- Yaw: 0.102°
- Pitch: +45.890°
- Roll: 1.342°
- Fov: 88.397°
The yaw/pitch/roll values are not ideal because nothing is ideal, the pano head had tiny physical imperfections, there were tiny parallax errors in the panohead alignment and we weren't very precise. That doesn't matter if the errors are small, since our unlinked photos have nothing clear in them that would look out of place if even misaligned by a tiny amount anyway.
We now click on image 08, the first unstitched photo, and we update the parameters:
- Yaw: 60.102° (because each shot was 60° apart horizontally)
- Pitch: +45.890° (same pitch for the whole row)
- Roll: 1.342° (same roll for all of them, more or less)
- Fov: 88.397° (same for all)
Note that in this example, 60° was added and the fraction .102 was kept, you do not have to do this! Setting Yaw to 60° and then 120°, 180°, and so on, will probably work just as well! Also very often you will find that in 360°x180° panoramas the Roll value will change... in some images it might be +2°, in others it gradually changes to -2°, so you might want to take notice of this when positioning your images. If image 07 had a Roll value of 1.342° and image 12 had roll -3°, then make images 08-11 gradually change roll from about 1° to about -2.5°. Of course you might not see any difference if your photos really are very plain, e.g. clear sky, then this would be a waste of time.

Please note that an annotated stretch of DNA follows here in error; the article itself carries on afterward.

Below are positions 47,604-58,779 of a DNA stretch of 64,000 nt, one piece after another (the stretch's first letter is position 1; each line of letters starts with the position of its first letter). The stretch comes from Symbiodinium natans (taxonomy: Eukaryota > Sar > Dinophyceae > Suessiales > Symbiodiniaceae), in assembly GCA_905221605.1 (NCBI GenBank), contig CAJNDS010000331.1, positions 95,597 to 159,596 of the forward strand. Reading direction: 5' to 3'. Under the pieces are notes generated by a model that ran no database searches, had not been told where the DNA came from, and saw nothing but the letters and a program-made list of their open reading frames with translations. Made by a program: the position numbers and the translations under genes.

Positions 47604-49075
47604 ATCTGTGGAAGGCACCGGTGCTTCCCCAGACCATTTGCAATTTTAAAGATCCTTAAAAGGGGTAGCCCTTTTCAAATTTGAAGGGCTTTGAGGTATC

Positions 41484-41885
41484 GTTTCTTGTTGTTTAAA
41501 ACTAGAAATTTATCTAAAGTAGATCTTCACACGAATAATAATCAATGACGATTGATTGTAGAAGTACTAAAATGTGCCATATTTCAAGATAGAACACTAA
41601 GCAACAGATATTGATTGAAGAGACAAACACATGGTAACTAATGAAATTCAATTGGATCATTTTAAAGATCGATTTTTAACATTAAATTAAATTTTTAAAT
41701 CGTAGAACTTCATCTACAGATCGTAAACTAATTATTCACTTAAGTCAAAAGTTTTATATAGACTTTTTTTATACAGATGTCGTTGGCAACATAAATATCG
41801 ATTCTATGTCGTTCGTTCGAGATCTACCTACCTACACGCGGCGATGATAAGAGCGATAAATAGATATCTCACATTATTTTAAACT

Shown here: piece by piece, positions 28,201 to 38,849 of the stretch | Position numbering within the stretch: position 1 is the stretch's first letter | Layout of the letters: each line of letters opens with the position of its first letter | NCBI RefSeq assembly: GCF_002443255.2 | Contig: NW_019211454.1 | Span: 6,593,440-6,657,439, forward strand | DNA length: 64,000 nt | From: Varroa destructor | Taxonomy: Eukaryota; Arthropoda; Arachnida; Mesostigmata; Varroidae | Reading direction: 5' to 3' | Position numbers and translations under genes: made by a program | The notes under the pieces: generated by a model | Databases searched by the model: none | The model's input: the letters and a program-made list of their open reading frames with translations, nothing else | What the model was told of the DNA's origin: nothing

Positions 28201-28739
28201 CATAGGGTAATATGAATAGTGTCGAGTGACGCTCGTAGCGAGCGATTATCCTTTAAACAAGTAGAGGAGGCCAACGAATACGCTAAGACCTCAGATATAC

Once Yaw, Pitch, Roll and Fov for image 08 are filled in, hit the green tick to confirm and apply changes and project the pano.
Image 09 would have the same parameters as image 8 except for Yaw, which would be 120.102°, and so on. Soon, in no time, you will have all of the shots aligned with almost the same accuracy as with which you manipulated your pano head while shooting!
Step 3 - retry adding control points
Once that is done, you can try detecting control points again to hopefully align them perfectly (assuming they contain something where stitching errors will be visible, e.g. a silhouette skyline). To do this open the Control Points Editor and minimize the window that opens (do not close it!). Now rightclick on the number in the center of an image, e.g. the (08) circle in the center of image 08, then select "Local Geometry Analysis". APP will look for control points. Now that you told APP where the images should be, there is a higher chance that it will find some control points. When APP finishes looking for CPs, rightclick again on (08) and this time choose "Local Optimize". Hopefully your image will "pop" into place. If, on the other hand, it looks worse, then just undo the last 2 steps and leave it as it was. If it worked well, redo it for all images that you moved.
Your images are now properly aligned, but they are not color corrected like the rest of the stitched shots were. We will now take care of this.
Step 4 - correct colours and exposure
After aligning all of the unstitched shots, SAVE YOUR PANO, just in case! Click on the Edit Color Anchor icon , and then click on the "Optimize Color" button. If you cannot click on it, and you don't want to change anchors in the pano, just rightclick on the existing yellow anchor, and select "Hard anchor" from the list that pops up. That wont change anything but it will let you click on "Optimize Color". Do it, click on it, and the unstitched photos that you just aligned will be color corrected to match the rest of the panorama.